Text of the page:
I OFFICE OF INSPECTOR GENERAL OFFICE OF INVESTIGATIONS CLOSEOUT MEMORANDUM There was no closeout written at the time this case was closed. The following information was extracted from the file in conformance with standard closeout documents. Our office was informed that the subject' was alleged to have committed embezzlement, theft or diversion of grant funds. During a routine audit, NSF OIG discovered that the subject had received payment for a duplicate travel reimbursement submitted to both the university2 and a society.3 Further investigation revealed this was a single instance of double payment. The United States Attorney's Office for the Eastern District of Virginia declined to take this case. Accordingly this case is closed. NATIONAL SCIENCE F o U N D A ~ O ~ 4201 WILSON BOULEVARD ARLINGTON, vlRG1NiA -30 I \ OFFICEOF INSPECTOR GENERAL MEMORANDUM Date: March 20, 1997 To: File 196050028 , Special Agent ' --- - - From: C - --- .C .- 4 4 Via: Special Agent-in-Ch-., - .. .- Re: Expenses to NSF Grants by D - .. Results of Investigation Involving ~ o u b--l e - M i n gof Travel This report concerns Dr. a Professor of Chemistry at ,, in South Carolina. We investigated to determine whethet aived duplicative payments for travel expenditures reimbursed b y his National Science Foundation (NSF) grants. We have determined that, in one instance, he received reimbursement from both NSF and the American Chemical Society (ACS) for the same travel expenses ($190) incurred during a trip to an ACS function. In another instance, we determined that he received reimbursement from both his ACS grant and the ACS meeting for travel expenses ($200) incurred during a trip to an ACS function. The Double Reimbursements A. Trip to ACS National Meeting, Anaheim, CAYApril 1-6, 1 995 From April 1-6, 1995 attended the ACS National Meeting in Anaheim, C A , During rhiq meeting, hc gave ~ dscr ~ I t i i i n gthe rl~rt?ri!?g,received a $!?9 c~P-:~.-!%Q~G.. l z c ~ u r 5an,!., ACS to waive the cost of the meeting's $190 registration fee. O n June 12, 1995, ,ned and submitted a 1: Voucher requesting a reimbursement of $738 for expenses incurred during this trip, including $248 for lodging, $176 for meals, and $190 for the registration fee. Of these funds, $538 was charged to NSF grant - , ___-.. -- lcluding the $190 registration fee. However, id not claim any reimbursement for any means of travel to and from this meeting. . During an interview with an NSF 01G special agent, led that he did not realize that the $190 he received from the ACS organizers constituted a payment for the meeting's registration fee. Rather, he claimed, he thought the funds were to be used to defray any of his expenses and so he reimbursed himself for travel expenses he had paid for using his personal funds. -- also stated to the NSF OIG special agent that there were many _ _vel Vouchers so he did expenses he did not claim on this and other , not feel that he did anything wrong by keeping these funds. However, upon being told by his supervisors that the $190 was to be applied towards his registration fee, :imbursed the NSF grant $190 in April, 1996. Documentary evidence obtained from Dr. treasurer of ACS' .Inorganic Chemistry Division, shows that the $190 to was to be used to defray the registration fee. In an electronic mail message dated March 23, 1995 to another meeting organizer, :es: Here is a partial list of the checks I would need. I still don't know exactly what we are giving .. . . . our foreign travelers, but we are paying registration fees--for speakers. So, we need checks in the amount of $190.00 for the following: .. . +.... However, statements to an NSF OIG agent contradict his own electronic mail message. - x e d that the $190 was to be used to defray the registration fee but could- also - be used to defray any of the other travel expenses as the individual traveler saw fit. cated that he recalled it was up to the traveler's discretion to apply these funds. B. - Trip to ACS R e g i o d Meeting, Ann Arbor, MI, May 3 1 lune 2, 1994 From May 31 through June 2, 1994, - - .. tended an ACS Regional Meeting in Ann Arbor, MI. During this meeting, he gave a lecture and, on approximately September 12, 1994, received a check for $200 from ACS for this lecture. On June 9, 1994, jned and submitted a - --. - .avel Voucher requesting a reimbursement of $519 for travel expenses incurred during this trip. These expenses included $159 for lodging, $295 for air travel, and $65 for the meeting's registration fee. However, Kolis did not claim any expenses for meals or any other category. Approximately $219 of this reimbursement was charged to u - .--- . During an interview with an NSF OIG special agent :ed that he believed that the $200 he received from the ACS was to be used to defray his travel expenses but that he was not required to use rhae funds for any one specific expense. Thus, he stated, he kept the hrlds for hims:lt b&'lise [here were many expenses he paid with-hi;-person4 kiids ihac ire did not claim on this and other -. - .vel Vouchers. Statements by an ACS regional meeting treasurer and documentary evidence support claim that these funds were not designated for any one specific expense. The treasurer, .. --,.-i, told an NSF OIG special agent that these funds were to be used to defray general travel expenses but not any one in particular. In addition, a cover letter authored by 2t accompanied check simply states: Enclosed please find a check in the amount of $200 towards your expenses for participating in the Symposium o n Recent Advances in Metal Chalcogenide Chemistry in the recent Joint Central-Great Lakes Regional ACS Meeting in Ann Arbor. Conclusion and Recommendations NSF OIG reviewed account summaries for grants, verified purchases and deliveries made under the grants, and salary payments. This review did not identify other misuse of grant funds. The double payments appear to have been isolated incidents, and do not appear to be part of a pattern of fraudulent acts. Under 18 U.S.C. § 1001, the use of "any false writing or document knowing the same to . contain any false . . statement or entryn is punishable by incarceration for up to five years. In addition, the False Claims Act, 31 U.S.C. $3 3729-3733, provides for civil liability to the federal government by anyone who "knowingly presents, or causes to be presented, to an . . officer or employee of the United States Government . a false or fraudulent claim for payment or approval[, or who] knowingly makes, uses, or causes to be made or used, a false record or statement to get a false or fraudulent claim paid or approved by the Government." )ears to have violated 18 U.S.C.Q 1001 by submitting the University Travel -vouchers certifying that his claims were appropriate under all state rules and regulations: I certify the expenses listed herein were incurred and paid in the performance of my official duties, and that this claim is true and correct in every material matter and conforms with the requirements of the State laws, rules, and regulations. This submission does not violate the False Claims Act, however, since he did not intend to get a false or fraudulent claim paid or allowed by the government. In both instances, claimed that he did not know what the funds from ACS were to be used for and that, in any case, he used these funds to pay for other travel expenses he did not claim on these or other travel vouchers. In addition, the absence of repeated similar activity suggests that this claim may be credible. Finally, there is no evidence of intent in his statements, and without additional evidence it does not appear that intent to defraud the government can. be established. Rased 9 ~ this - analysis, lare b ~ l i e v c+hat may ha:re .I;.olated.the False Claims Act or 18 U.S.C. 5 1001 as to the double reimbursements arising out of his attending the ACS meetings in Anaheim, CA or Ann Arbor, MI. However, since ACS was going to reimburse him but "1 not know specifically for which expenses, he accordingly did not place all of his expenses on his travel vouchers and then kept the funds given to him by ACS. Thus, the evidence that he intended to receive duplicative payments is weak. e Because the events described in this report involve potential violations of federal criminal and civil law, we have referred this matter to the Department of Justice as required by law. The Department has declined to pursue the matter on a civil or criminal basis. This matter is closed.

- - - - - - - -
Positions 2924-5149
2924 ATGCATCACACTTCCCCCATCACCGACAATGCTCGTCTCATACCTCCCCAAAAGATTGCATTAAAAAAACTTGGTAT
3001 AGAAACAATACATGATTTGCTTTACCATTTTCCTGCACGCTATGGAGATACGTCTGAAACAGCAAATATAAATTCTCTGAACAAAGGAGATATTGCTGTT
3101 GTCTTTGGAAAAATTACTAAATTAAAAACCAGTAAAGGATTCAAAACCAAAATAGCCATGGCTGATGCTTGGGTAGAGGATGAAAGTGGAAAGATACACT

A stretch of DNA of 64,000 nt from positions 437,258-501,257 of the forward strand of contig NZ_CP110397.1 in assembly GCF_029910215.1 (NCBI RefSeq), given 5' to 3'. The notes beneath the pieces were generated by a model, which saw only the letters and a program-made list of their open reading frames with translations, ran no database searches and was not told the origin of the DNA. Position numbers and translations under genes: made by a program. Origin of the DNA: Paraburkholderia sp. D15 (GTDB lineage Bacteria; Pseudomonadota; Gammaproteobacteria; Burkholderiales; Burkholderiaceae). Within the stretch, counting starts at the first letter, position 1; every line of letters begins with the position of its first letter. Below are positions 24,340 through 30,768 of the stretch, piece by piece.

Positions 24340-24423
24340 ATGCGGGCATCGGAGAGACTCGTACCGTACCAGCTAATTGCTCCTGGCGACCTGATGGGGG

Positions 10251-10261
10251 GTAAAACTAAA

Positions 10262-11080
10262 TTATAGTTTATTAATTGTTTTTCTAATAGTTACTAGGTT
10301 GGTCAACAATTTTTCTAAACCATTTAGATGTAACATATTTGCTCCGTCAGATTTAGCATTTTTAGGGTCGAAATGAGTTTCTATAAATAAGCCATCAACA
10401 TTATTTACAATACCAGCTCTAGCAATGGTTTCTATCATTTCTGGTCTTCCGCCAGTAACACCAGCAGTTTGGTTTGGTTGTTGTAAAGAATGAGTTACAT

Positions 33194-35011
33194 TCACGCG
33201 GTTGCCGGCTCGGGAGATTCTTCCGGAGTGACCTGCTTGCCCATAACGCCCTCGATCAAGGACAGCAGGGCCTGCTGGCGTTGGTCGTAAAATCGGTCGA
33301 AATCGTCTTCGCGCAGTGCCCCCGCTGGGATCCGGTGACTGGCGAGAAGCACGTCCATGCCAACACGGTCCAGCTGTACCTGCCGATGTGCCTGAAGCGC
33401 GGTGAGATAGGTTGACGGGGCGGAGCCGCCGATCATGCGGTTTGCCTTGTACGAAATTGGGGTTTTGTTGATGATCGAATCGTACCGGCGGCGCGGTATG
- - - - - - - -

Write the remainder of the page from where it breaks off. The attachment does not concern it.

Published by the National Science Foundation, Office of Inspector General on 1997-03-20.
Below is a raw (and likely hideous) rendition of the original report. (PDF)